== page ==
New York, April 13, 1804.2
On the whole I would advise you to return to New-York, and accept any respectable employment in your way, ’till an opportunity of something better shall occur. ’Tis by patience and perseverance that we can expect to vanquish difficulties, and better an unpleasant condition.
Arraign not the dispensations of Providence—they must be founded in wisdom and goodness; and when they do not suit us, it must be because there is some fault in ourselves, which deserves chastisement, or because there is a kind intent to correct in us some vice or failing, of which, perhaps, we may not be conscious; or because the general plan requires that we should suffer partial ill.
In this situation it is our duty to cultivate resignation, and even humility, bearing in mind, in the language of the Poet, that it was “Pride which lost the blest abodes.”5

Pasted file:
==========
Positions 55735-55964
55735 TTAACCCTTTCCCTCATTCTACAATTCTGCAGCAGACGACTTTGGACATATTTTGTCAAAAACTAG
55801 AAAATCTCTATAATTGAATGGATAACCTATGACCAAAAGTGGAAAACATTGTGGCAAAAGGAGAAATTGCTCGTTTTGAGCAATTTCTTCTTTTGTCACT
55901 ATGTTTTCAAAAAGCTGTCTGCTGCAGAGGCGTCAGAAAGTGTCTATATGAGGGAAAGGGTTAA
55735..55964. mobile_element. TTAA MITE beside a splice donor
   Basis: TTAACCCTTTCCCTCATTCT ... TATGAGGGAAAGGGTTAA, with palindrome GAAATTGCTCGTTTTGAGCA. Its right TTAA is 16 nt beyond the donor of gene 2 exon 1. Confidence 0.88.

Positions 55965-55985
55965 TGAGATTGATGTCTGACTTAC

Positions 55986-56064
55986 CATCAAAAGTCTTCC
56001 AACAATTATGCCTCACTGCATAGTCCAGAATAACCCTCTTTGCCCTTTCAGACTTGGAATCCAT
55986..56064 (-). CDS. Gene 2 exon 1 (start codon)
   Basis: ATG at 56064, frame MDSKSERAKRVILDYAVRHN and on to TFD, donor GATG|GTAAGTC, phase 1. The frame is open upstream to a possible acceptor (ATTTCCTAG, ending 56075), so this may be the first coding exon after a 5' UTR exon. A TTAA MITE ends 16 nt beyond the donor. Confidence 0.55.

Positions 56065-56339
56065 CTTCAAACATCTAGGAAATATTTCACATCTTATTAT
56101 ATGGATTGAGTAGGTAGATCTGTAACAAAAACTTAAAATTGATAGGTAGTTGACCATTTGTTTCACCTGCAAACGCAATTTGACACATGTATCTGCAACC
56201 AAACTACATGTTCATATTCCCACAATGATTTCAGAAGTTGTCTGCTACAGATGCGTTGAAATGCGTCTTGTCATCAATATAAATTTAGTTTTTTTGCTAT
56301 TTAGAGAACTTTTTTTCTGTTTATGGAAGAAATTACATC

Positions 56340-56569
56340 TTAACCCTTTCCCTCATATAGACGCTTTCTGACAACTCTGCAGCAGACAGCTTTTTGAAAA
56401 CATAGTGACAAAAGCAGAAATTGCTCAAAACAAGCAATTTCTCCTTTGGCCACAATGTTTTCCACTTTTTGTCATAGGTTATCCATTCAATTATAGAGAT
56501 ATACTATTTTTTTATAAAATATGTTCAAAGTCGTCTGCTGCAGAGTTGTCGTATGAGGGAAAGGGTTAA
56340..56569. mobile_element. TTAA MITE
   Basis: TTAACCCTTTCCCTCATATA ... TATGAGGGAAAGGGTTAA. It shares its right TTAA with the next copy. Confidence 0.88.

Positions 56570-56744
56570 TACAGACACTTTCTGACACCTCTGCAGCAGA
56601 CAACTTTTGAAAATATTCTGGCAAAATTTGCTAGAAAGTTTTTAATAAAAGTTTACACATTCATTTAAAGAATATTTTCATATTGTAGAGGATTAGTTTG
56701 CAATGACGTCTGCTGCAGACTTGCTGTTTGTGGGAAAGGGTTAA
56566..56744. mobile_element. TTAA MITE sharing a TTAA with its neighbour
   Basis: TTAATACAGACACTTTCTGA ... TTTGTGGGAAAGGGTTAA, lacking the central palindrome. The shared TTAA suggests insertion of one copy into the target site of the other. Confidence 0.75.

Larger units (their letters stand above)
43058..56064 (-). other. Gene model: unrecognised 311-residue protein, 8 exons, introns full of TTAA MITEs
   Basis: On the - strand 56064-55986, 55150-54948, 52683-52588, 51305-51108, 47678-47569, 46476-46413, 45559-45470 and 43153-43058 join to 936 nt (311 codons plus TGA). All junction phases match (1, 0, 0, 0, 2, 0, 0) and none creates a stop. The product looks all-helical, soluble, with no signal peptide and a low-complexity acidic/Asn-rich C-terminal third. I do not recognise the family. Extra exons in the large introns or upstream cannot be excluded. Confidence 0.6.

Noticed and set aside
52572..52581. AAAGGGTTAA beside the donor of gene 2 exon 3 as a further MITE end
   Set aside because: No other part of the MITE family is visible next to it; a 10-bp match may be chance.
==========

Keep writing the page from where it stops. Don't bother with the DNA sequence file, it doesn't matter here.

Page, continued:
With esteem and regard, &c.
New-York Evening Post, October 30, 1804; copy, Hamilton Papers, Library of Congress.
1. This letter is preceded in the New-York Evening Post by the following statement: “In giving publicity to the following letter we perform an office, not less grateful to our own feelings, than honorable to the fame of him, whose loss we can never think of but with the deepest sorrow. It was inclosed to us, from an unknown hand, in a note thus happily expressed: ‘The High and deserved veneration in which the character of the late illustrious Hamilton is held, by every admirer of worth and talents, has induced me to forward for insertion in your paper, the subjoined letter to a young friend. It will add another brilliant, and decisive evidence, to the many already adduced, of the religious sentiments of that great and most excellent man: and cannot, I think, fail of being acceptable to every admirer of his virtues.’”
3. Letter not found.
4. Letter not found.
5. The exact quotation reads:
“In pride, in reas’ning pride, our error lies;
All quit their sphere, and rush into the skies!
Pride is still aiming at the bless’d abodes,
Men would be angels, angels would be gods” (Alexander Pope, Essay on Man. Epistles to a Friend [London: Printed for J. Wilford, 1733–1734], Epistle 1, lines 123–27).